A Week in the Horn
- News in Brief
- Emir of Qatar’s state visit provides prospects for deeper cooperation
- The 4thEthio-Algeria Joint Ministerial Commission Meeting in Algiers
- EU and Ethiopia launch “strategic engagement” dialogue on human rights
- Ethiopia stresses need to implement recommendations on UN Peace Operations
- An Ethio-China Investment Cooperation Forum held in Addis Ababa
- UNOCHA’s latest report on responses to the drought in Ethiopia
- UNSC to discuss the deployment of the Regional Protection Force for South Sudan
News in Brief
Africa and the African Union
The UN Security Council held a meeting last week (April 6) to discuss the review of United Nations peacekeeping operations. Ethiopia’s Representative stressed the need to implement the recommendations made by the High-Level Independent Panel on Peace Operations set up to review UN peacekeeping. (See article)
Executive Secretary of IGAD, Ambassador Mahboub Maalim, attending the 6th year anniversary celebrations of the start of the construction of Grand Ethiopian Renaissance Dam (GERD) in Djibouti, underlined that GERD was a regional project. He said, “We want to support it. We want to be involved in its payment, investment, not forgetting to defend and speak for it.” He said IGAD’s integration plans were based on infrastructure and interconnectivity, and described GERD as an exemplary project to encourage Africa to learn how to get together.
UK Armed Forces Minister Mike Penning, on a visit to the Horn and East Africa last week, met UK troops in Mogadishu doing pre-deployment training for AMISOM, as well as UK troops providing engineering support to the UN in South Sudan (where up to 400 will be deployed this year), and training activities in Uganda and Kenya. He also met with government ministers and UN representatives in all the countries he visited.
The Emir of the State of Qatar, Sheikh Tamim bin Hamad Al-Thani, this week paid a two-day state visit to Ethiopia at the start of an African tour. The Emir held talks with President Dr Mulatu Teshome and Prime Minister Hailemariam Dessalegn, and both reiterated their strong commitment to enhancing ties of cooperation and friendship. (See article)
Foreign Minister, Dr Workneh Gebeyehu, arrived in Algiers this week on Wednesday (April 12) to attend the 4th Ethio-Algeria Joint Ministerial Commission Meeting (JMC), and sign a number of agreements to further reinforce bilateral cooperation in political, economic and social areas. He held talks with Prime Minister Abdelmalek Sellal and Foreign Minister Ramtane Lamamra. (See article)
The Government of Ethiopia extended its deepest condolences to the Government and people of Egypt and the families of the victims of the terrorist bomb attacks on two churches on Sunday (April 9). Over fifty people were killed and over one hundred injured. Foreign Minister Dr Workneh in a message to Egypt’s Foreign Minister Shoukry condemned the heinous terrorist attacks in the strongest possible terms.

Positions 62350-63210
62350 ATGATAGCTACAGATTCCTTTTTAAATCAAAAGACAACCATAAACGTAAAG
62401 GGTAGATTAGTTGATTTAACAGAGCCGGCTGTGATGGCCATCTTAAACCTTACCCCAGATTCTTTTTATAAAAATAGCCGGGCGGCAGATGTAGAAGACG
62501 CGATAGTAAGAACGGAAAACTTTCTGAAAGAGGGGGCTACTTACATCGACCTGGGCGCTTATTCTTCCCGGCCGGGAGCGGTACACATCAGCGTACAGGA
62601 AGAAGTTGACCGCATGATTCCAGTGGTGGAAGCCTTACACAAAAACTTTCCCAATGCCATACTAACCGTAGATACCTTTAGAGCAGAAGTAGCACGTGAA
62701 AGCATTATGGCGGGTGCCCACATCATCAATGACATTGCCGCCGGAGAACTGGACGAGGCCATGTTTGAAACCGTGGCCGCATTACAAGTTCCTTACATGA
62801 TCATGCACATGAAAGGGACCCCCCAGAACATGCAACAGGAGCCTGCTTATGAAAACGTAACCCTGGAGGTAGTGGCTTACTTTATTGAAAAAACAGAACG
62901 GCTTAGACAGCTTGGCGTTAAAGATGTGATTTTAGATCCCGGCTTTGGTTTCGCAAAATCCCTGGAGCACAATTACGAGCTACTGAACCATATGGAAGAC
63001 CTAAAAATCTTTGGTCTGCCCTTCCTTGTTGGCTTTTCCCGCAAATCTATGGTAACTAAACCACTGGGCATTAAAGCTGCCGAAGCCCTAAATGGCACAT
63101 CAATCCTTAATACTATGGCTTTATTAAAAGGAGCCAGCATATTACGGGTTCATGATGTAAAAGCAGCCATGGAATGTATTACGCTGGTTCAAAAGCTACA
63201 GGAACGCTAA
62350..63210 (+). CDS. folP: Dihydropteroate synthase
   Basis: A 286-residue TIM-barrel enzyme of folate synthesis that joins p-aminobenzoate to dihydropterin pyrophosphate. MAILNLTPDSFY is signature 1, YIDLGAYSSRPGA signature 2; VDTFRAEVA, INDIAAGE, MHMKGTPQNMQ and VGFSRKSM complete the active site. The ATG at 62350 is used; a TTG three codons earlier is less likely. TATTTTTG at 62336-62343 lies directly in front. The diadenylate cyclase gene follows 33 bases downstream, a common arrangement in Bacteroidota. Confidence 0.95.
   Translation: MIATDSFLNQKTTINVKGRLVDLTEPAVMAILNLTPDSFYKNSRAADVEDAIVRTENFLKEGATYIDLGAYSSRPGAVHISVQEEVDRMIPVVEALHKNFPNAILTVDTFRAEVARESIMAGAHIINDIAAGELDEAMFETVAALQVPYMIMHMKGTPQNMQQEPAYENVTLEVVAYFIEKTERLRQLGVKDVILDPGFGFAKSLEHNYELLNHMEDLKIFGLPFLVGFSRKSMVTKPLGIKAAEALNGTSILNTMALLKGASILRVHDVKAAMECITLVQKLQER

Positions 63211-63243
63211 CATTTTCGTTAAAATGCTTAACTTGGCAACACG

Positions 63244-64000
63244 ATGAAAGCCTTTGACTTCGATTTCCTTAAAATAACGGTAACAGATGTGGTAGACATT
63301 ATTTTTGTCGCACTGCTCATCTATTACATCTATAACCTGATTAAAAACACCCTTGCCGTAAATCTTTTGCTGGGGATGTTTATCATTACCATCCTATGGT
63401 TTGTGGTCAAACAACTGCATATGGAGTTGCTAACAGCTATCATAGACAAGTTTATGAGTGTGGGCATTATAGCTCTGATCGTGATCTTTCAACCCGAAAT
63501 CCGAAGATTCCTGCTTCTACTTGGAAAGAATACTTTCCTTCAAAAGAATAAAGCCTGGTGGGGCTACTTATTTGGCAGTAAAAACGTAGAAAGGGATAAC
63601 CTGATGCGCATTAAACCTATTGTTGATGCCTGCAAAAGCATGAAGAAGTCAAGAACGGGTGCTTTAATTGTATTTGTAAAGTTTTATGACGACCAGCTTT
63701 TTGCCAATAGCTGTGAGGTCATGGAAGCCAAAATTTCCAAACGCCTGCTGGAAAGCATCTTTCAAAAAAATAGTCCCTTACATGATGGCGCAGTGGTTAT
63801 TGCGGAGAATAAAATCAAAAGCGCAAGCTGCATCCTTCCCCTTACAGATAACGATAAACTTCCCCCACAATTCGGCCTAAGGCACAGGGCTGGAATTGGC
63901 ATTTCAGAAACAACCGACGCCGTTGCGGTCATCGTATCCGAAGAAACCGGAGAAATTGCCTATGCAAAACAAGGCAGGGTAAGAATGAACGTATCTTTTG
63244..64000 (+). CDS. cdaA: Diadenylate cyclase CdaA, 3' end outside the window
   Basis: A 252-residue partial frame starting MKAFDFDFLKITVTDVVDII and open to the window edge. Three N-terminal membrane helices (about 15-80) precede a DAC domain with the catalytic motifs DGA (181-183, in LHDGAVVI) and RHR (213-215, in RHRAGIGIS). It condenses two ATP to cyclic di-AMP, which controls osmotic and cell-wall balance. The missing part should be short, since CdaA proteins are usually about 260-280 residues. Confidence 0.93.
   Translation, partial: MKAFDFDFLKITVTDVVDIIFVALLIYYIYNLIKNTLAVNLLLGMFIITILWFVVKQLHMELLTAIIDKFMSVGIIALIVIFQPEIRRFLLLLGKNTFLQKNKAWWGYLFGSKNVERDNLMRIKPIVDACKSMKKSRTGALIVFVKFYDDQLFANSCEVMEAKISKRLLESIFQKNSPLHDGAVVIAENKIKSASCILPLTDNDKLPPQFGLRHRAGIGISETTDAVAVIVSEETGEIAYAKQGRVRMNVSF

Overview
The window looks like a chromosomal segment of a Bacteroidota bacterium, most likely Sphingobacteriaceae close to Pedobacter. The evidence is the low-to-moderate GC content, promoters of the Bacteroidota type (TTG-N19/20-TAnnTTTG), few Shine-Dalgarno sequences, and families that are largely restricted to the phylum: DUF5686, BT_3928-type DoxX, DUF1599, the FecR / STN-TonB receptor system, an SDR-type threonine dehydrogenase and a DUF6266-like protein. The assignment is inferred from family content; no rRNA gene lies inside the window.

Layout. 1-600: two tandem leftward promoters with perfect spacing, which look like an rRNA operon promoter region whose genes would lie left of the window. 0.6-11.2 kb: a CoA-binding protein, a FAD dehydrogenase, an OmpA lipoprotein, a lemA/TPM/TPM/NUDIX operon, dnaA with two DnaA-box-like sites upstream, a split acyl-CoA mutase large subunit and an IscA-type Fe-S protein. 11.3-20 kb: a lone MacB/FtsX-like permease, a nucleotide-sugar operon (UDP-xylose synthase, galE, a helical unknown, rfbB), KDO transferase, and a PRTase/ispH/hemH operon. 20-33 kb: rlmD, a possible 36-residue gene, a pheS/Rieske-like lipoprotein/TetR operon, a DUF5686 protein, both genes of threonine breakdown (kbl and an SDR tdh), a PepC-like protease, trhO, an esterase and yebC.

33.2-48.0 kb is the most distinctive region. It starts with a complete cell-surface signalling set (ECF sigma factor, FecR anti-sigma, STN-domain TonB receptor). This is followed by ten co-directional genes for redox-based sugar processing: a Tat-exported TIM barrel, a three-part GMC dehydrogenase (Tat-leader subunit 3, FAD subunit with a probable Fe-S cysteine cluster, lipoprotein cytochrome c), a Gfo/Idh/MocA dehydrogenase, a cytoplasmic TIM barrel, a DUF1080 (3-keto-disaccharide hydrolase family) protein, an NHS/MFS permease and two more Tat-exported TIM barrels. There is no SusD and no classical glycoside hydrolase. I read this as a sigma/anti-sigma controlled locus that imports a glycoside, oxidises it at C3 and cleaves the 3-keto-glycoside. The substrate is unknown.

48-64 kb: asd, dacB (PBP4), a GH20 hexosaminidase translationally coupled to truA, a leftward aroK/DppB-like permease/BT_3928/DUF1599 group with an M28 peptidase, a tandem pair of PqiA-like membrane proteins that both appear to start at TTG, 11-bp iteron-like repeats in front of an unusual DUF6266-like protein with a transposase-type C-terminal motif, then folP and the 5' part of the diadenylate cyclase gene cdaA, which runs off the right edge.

Foreign Minister Dr Workneh met with Dr Fang Liu, Secretary General of the International Civil Aviation Organization (ICAO), on Tuesday and discussed issues related to aviation safety and security as well as Ethiopia’s development of its aviation industry.
The European Union Special Representative for Human Rights, Stavros Lambrinidis, paid an official visit to Ethiopia last week (April 4-6) to launch the sectoral dialogue on Human Rights and Governance, with State Minister of Foreign Affairs Mrs Hirut Zemene under the “EU-Ethiopia Strategic Engagement” agreement signed last year. Mr Lambrinidis also held discussions with Prime Minister Hailemariam, Federal Affairs Minister Kassa Tekleberhan, the chairman of the Ethiopian Human Rights Commission, and other officials, leaders of opposition parties and civil society groups. (See article)
State Minister Hirut Zemene met a delegation from the UN Panel of Experts on Sudan, appointed under Security Council Resolution 1591(2005), on Thursday (April 13). She mentioned the improvements in visa regulations and the opening of passages for humanitarian assistance to South Sudan, and emphasized that Sudan could further contribute to the peace and prosperity of the region. The State Minister said that Ethiopia believed the easing of the restrictions imposed by the sanctions on Sudan would prove helpful.